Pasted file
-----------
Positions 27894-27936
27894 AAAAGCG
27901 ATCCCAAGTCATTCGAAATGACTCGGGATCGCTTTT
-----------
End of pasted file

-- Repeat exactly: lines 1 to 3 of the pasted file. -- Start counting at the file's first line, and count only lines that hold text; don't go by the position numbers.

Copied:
Positions 27894-27936
27894 AAAAGCG
27901 ATCCCAAGTCATTCGAAATGACTCGGGATCGCTTTT